|Publication number||US5957583 A|
|Application number||US 09/087,878|
|Publication date||Sep 28, 1999|
|Filing date||Jun 1, 1998|
|Priority date||Jun 1, 1998|
|Publication number||087878, 09087878, US 5957583 A, US 5957583A, US-A-5957583, US5957583 A, US5957583A|
|Inventors||Russell W. DeClements, Jr., Russell W. DeClements, Sr., Allen C. McReynolds|
|Original Assignee||Russell W. DeClements, Jr.|
|Export Citation||BiBTeX, EndNote, RefMan|
|Patent Citations (7), Referenced by (46), Classifications (17), Legal Events (6)|
|External Links: USPTO, USPTO Assignment, Espacenet|
The present invention relates generally to portable containers, in the nature of tote bags, but more particularly to such a container wherein a portion thereof is selectively inflatable for a number of alternative uses.
1. Field of the Invention
Since the memory of man runneth not to the contrary, the distaff side of the population has carried their personal belongings in a bag or purse. When shopping is part of the agenda, the size of the receptacle grows in proportion to the goal of the trip.
While the retailer often provides a means of carrying away the purchase, it is increasingly common for the shopper to carry his or her own tote bag, particularly if there is more than one destination on the itinerary.
Shopping is not the only activity that calls for a tote bag or the like, and when the destination includes the beach or lake, for example, or some other recreational activity, e.g., a picnic or a ball game, or perhaps fishing or hiking, the venerable tote bag becomes a valuable accessory.
The focus of the present invention, as will become abundantly clear, is to materially increase the value of the tote type bag to the user without increasing its complexity in manufacture or use, and, in particular, without greatly increasing the cost to the consumer beyond its perceived value.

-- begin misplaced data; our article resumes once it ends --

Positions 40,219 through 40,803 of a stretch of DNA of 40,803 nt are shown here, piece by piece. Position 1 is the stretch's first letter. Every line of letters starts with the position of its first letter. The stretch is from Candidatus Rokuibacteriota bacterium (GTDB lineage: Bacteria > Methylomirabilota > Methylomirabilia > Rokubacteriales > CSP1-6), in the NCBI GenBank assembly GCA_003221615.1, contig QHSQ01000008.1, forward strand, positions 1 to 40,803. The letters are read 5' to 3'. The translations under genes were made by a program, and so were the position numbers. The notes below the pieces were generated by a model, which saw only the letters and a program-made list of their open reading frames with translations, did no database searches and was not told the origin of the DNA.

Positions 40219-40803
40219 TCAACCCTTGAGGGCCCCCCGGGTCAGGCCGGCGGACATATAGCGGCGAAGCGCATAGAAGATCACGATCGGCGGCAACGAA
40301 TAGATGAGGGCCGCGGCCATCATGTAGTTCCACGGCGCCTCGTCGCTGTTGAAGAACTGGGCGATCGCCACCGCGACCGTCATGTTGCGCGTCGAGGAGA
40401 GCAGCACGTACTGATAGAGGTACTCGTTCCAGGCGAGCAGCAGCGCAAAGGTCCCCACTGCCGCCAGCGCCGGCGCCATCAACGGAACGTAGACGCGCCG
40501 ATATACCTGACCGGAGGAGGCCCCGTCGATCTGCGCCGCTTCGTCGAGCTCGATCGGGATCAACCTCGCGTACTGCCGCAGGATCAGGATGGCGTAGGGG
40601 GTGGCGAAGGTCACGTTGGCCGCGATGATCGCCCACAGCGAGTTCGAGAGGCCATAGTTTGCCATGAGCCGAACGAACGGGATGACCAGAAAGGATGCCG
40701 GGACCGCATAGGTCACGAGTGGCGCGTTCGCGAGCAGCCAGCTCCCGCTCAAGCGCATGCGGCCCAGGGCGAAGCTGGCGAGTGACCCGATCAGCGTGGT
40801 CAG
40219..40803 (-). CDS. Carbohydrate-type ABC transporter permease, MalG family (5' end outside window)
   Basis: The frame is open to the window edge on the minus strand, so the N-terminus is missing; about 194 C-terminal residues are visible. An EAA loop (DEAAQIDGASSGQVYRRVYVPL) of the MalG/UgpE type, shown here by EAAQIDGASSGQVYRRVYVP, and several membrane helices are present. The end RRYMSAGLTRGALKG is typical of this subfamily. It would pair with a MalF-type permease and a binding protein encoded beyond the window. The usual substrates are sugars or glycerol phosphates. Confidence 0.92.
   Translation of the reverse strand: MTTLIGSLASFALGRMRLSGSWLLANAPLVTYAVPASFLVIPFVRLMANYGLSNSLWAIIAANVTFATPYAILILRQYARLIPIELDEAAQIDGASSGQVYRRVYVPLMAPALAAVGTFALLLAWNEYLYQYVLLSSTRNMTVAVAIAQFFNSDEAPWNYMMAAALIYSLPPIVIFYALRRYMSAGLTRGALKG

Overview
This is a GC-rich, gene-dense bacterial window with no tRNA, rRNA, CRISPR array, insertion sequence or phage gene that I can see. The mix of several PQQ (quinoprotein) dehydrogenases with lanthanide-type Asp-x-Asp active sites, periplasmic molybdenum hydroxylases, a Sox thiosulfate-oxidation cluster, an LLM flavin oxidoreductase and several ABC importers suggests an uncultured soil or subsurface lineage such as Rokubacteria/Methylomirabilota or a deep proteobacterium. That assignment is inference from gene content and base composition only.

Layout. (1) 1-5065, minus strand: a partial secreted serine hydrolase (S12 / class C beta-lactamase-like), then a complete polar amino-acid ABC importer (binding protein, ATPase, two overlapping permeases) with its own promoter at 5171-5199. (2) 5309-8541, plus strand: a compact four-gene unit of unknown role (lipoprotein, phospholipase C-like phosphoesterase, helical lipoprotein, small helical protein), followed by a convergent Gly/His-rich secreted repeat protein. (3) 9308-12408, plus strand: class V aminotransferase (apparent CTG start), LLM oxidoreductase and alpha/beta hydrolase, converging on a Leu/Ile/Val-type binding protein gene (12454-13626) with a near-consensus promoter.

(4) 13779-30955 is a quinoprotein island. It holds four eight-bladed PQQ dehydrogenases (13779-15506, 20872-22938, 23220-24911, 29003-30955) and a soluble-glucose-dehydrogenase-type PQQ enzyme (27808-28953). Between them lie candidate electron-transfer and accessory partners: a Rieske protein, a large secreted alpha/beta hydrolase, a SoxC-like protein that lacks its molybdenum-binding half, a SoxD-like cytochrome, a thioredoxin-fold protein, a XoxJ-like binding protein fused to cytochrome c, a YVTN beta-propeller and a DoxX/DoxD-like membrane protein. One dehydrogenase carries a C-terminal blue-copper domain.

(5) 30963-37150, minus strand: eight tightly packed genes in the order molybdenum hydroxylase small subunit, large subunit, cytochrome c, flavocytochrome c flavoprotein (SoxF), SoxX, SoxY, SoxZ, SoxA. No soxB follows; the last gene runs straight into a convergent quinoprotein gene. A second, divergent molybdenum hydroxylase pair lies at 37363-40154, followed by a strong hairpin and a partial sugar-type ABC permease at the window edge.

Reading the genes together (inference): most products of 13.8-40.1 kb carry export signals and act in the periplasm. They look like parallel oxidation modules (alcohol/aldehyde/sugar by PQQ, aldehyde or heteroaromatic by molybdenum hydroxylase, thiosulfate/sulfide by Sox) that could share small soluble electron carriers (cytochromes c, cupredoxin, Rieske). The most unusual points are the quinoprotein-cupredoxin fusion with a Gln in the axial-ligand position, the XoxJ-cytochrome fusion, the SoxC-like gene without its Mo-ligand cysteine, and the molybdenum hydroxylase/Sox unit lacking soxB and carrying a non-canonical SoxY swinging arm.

2. Overview of the Prior Art
While tote bags generally have been the subject of some development, the focus has typically been on expanding the number of pockets within the confines of the bag itself. Some have added snaps and others zippers; some pockets are big and others little, and some assume a shape for a particular purpose, such as to hold a calculator, or even a portable CD player.
Some tote bags are highly specialized, and among them is the bag disclosed in Worchester Patent 3,204,678. Worchester has constructed a beach bag, to carry accessories on an excursion to the water. The essence of Worchester is a centrally disposed envelope having a series of internal pockets that are inflatable. Worchester elects to place the inflatable portion of his bag in the center in order to serve as a vapor barrier of sorts between wet clothes and dry clothes.
The problem, of course, is that when inflated, by virtue of the single bottom seam 3, both sections on either side of the inflated section are literally choked off so that neither can hold anything, unless, of course, the bag is completely redesigned, in which case, to serve its intended purpose, it would necessarily be so large that it becomes cumbersome to handle and unpleasant to lug along on any excursion.
Jordan Patent 4,146,970 is another example of an inflatable bag. It differs from Worchester in that the inflatable cells of Jordan are disposed about the periphery of the container itself. Jordan employs the inflated cells as a means of insulation, although the disclosure does not say for what.
Yet another inflatable envelope is disclosed in the Koves Design Patent Des. 273,166, which appears to be nothing more than a single purpose inflatable seat cushion.
A similar concept appears in the patent of Fallis, 4,708,393, with the twist that when deflated the seat cushion fits in its own little pocket 26, which is formed integrally with it. Neither Koves nor Fallis are even remotely concerned about versatility. Rather, they provide a soft place to sit.
In addition to the foregoing, Breedlove Patent 5,191,665, discloses a somewhat different wrinkle to the comfort of an inflatable cushion. In Breedlove, a heating unit is provided for so as to permit seating in comfort in cold weather.
Finally, as an exclamation mark to the inflatable seat industry, Howard Patent 3,253,861 discloses an inflatable seat and back rest in combination.
For the most part, all of the various prior art devices are unitary in purpose and lack either the versatility or utility of the present invention, or both. What the art does point out is that there is a need for the present invention and that prior efforts at filling that need have, thus far, fallen short.